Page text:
Whether they’re handling business or personal finances, a good Certified Public Accountant (CPA) can be worth their weight in gold. Most entrepreneurs don’t start their journey with an in-depth knowledge of how to manage and organize business finances, and almost all of us would welcome expert assistance with our taxes.
A good CPA can put you and your business on the path to financial success and even uncover areas where you can improve your numbers. Below, 16 members of Forbes Finance Council shared their tips for finding one that’s right for you.
1. Get A Clear Picture Of Your Current Finances
The first step toward finding a good CPA is knowing what your personal needs are. Before selecting a CPA, you should gather your accounts, look over your financing and figure out what kind of financial assistance you need. Consider your business, the number of employees and your budget. You need to select a CPA who can handle your accounts and not overcharge. - Greg Herlean, Horizon Trust
2. Understand Your Specific Tax And Accounting Needs
It depends on what type of tax or accounting advice is needed. An enrolled agent who is a tax preparer or a bookkeeper might be a more qualified solution than a CPA if they have the experience and the specialty focus needed. The CPA is arguably the highest-regarded professional license out there, and people often assume a CPA is a jack-of-all-trades because of the reputation around the license. - David Miller, PeachCap Inc.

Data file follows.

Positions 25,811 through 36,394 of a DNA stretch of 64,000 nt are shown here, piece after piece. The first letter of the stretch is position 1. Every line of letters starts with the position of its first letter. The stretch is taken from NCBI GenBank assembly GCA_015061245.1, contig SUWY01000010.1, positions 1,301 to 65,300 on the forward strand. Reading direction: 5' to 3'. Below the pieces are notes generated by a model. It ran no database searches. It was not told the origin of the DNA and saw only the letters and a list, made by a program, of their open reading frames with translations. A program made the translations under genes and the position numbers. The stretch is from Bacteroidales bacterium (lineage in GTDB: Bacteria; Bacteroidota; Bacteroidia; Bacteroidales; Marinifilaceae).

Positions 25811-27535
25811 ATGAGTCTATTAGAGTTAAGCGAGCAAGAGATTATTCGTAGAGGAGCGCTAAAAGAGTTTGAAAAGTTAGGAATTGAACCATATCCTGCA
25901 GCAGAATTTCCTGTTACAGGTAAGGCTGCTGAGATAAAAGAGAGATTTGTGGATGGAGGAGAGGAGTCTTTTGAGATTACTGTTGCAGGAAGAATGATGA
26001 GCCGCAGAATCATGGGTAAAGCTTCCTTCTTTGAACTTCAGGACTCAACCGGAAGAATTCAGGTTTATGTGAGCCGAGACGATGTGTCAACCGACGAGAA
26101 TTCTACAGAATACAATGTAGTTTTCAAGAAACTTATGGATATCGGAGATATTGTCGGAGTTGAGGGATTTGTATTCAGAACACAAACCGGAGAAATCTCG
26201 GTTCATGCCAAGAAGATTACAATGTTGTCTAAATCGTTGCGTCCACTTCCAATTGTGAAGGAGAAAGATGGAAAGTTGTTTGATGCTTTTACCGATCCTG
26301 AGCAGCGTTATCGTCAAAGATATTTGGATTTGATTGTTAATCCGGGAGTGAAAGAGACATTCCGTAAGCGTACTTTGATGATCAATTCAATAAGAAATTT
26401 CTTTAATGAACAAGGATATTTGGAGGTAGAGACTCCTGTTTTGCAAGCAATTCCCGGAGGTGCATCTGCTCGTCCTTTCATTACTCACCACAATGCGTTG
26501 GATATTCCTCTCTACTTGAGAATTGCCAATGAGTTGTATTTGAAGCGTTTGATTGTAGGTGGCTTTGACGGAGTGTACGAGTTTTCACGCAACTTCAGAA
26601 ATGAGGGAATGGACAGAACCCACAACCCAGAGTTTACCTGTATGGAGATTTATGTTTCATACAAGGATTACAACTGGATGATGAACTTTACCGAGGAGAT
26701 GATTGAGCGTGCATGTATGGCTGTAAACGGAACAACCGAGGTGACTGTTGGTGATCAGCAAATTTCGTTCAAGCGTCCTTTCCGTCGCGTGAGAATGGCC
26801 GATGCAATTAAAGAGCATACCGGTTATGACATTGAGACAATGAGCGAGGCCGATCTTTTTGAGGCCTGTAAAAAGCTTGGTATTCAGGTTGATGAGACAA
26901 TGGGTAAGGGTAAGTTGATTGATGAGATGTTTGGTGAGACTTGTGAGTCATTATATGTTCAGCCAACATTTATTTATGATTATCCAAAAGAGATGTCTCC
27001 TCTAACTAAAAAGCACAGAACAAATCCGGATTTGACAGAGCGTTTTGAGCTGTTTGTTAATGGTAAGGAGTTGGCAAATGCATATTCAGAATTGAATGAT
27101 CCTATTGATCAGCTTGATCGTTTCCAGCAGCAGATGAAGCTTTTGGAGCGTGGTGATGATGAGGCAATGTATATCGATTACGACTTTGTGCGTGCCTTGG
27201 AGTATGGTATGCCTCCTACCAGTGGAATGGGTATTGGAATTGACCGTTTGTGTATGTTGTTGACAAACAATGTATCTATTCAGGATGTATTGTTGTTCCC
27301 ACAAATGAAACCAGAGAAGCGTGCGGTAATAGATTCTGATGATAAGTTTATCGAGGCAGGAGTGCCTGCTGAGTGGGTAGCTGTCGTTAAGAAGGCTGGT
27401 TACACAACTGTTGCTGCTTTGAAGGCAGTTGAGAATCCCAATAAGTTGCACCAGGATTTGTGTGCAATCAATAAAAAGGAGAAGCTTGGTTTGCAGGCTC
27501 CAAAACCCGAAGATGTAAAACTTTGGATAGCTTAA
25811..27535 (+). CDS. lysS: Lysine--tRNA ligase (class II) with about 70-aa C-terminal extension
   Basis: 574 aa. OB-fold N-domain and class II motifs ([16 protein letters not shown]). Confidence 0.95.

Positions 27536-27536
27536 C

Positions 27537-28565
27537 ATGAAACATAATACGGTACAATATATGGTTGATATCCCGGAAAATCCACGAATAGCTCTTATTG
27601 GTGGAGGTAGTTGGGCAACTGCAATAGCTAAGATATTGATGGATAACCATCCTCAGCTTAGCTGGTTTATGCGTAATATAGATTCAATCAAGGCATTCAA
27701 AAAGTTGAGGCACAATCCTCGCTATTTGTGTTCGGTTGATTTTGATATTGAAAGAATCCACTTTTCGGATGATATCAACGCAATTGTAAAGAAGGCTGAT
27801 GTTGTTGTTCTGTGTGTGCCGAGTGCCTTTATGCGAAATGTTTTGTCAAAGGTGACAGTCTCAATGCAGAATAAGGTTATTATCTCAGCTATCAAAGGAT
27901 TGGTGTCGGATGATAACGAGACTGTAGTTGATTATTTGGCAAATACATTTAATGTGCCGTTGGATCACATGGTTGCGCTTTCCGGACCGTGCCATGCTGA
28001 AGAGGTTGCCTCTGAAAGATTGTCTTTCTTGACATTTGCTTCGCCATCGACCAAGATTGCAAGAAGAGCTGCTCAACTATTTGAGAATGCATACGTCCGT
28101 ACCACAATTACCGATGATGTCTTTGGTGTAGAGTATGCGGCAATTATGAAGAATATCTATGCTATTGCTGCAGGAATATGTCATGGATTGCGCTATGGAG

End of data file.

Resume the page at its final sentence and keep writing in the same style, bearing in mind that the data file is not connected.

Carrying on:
3. Ask About Industry Experience
Ask if the CPA has experience doing returns for your type of business and industry. No one wants to be the first tax return for your type of business filed by a CPA. When it comes to a CPA’s experience, it’s worth the time to look for the right fit. When choosing a CPA, ask, “How many returns have you filed for my type of business and in my industry?” - David Gass, Anderson Business Advisors, LLC
4. Make Sure They’re Willing To Meet Before The End Of The Year
Whether you’re looking for a CPA for business or personal tax help, you want to look for a tax planner, not a tax preparer. Preparers meet with you after the year is over, and at that point, it’s very difficult to make any improvement in your tax situation. You want a proactive tax planner who meets with you before the end of the year to make suggestions for improving your tax situation. - Jeffrey Burg, Dobrusin Burg
5. Don’t Penny-Pinch